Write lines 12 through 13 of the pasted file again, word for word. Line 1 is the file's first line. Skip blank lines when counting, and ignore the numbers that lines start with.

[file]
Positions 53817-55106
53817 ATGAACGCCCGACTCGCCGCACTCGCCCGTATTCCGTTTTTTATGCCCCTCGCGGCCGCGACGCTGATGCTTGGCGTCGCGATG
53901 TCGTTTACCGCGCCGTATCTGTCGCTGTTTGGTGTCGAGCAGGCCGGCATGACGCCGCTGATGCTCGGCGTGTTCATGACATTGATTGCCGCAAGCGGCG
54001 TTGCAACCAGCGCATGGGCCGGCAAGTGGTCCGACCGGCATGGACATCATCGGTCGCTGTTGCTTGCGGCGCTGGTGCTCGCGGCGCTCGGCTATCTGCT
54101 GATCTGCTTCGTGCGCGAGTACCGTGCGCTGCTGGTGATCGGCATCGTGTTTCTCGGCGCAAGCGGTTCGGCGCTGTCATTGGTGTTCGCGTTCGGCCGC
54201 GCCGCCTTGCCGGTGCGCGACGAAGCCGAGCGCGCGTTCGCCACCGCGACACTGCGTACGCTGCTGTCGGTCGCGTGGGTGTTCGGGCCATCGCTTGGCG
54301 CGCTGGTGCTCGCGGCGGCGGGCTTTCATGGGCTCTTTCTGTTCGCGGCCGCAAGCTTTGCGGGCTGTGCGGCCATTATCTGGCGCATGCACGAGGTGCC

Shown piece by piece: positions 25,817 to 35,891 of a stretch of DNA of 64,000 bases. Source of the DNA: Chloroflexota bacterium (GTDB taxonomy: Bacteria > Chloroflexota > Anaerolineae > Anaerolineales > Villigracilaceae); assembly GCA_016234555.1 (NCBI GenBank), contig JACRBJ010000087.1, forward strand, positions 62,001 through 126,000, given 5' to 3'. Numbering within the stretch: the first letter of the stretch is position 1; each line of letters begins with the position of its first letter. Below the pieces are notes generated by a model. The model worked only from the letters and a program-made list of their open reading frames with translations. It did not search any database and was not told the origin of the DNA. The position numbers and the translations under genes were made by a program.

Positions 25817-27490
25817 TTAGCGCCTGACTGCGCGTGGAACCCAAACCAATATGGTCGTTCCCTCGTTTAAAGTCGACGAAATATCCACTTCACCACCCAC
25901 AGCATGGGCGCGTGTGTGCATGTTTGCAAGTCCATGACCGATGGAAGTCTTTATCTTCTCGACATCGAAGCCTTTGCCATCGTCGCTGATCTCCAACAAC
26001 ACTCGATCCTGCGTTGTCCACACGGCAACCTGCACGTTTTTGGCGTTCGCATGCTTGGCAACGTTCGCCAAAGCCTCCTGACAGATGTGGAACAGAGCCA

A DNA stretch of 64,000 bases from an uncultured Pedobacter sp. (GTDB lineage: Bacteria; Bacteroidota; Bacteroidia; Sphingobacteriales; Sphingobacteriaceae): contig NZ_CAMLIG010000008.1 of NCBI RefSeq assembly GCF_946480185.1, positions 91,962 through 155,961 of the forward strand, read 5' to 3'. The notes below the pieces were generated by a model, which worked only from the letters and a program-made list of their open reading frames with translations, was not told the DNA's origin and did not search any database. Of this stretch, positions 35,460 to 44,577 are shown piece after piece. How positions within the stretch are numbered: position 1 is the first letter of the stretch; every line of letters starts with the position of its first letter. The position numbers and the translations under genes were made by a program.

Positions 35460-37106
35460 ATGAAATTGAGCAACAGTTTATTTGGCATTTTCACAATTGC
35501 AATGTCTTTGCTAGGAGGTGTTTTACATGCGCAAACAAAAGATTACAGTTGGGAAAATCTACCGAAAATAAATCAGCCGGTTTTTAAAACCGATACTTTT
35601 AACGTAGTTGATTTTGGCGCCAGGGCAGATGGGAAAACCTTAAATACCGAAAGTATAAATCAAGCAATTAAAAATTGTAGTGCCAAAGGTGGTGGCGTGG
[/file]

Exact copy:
26001 ACTCGATCCTGCGTTGTCCACACGGCAACCTGCACGTTTTTGGCGTTCGCATGCTTGGCAACGTTCGCCAAAGCCTCCTGACAGATGTGGAACAGAGCCA

A DNA stretch of 64,000 bases from an uncultured Pedobacter sp. (GTDB lineage: Bacteria; Bacteroidota; Bacteroidia; Sphingobacteriales; Sphingobacteriaceae): contig NZ_CAMLIG010000008.1 of NCBI RefSeq assembly GCF_946480185.1, positions 91,962 through 155,961 of the forward strand, read 5' to 3'. The notes below the pieces were generated by a model, which worked only from the letters and a program-made list of their open reading frames with translations, was not told the DNA's origin and did not search any database. Of this stretch, positions 35,460 to 44,577 are shown piece after piece. How positions within the stretch are numbered: position 1 is the first letter of the stretch; every line of letters starts with the position of its first letter. The position numbers and the translations under genes were made by a program.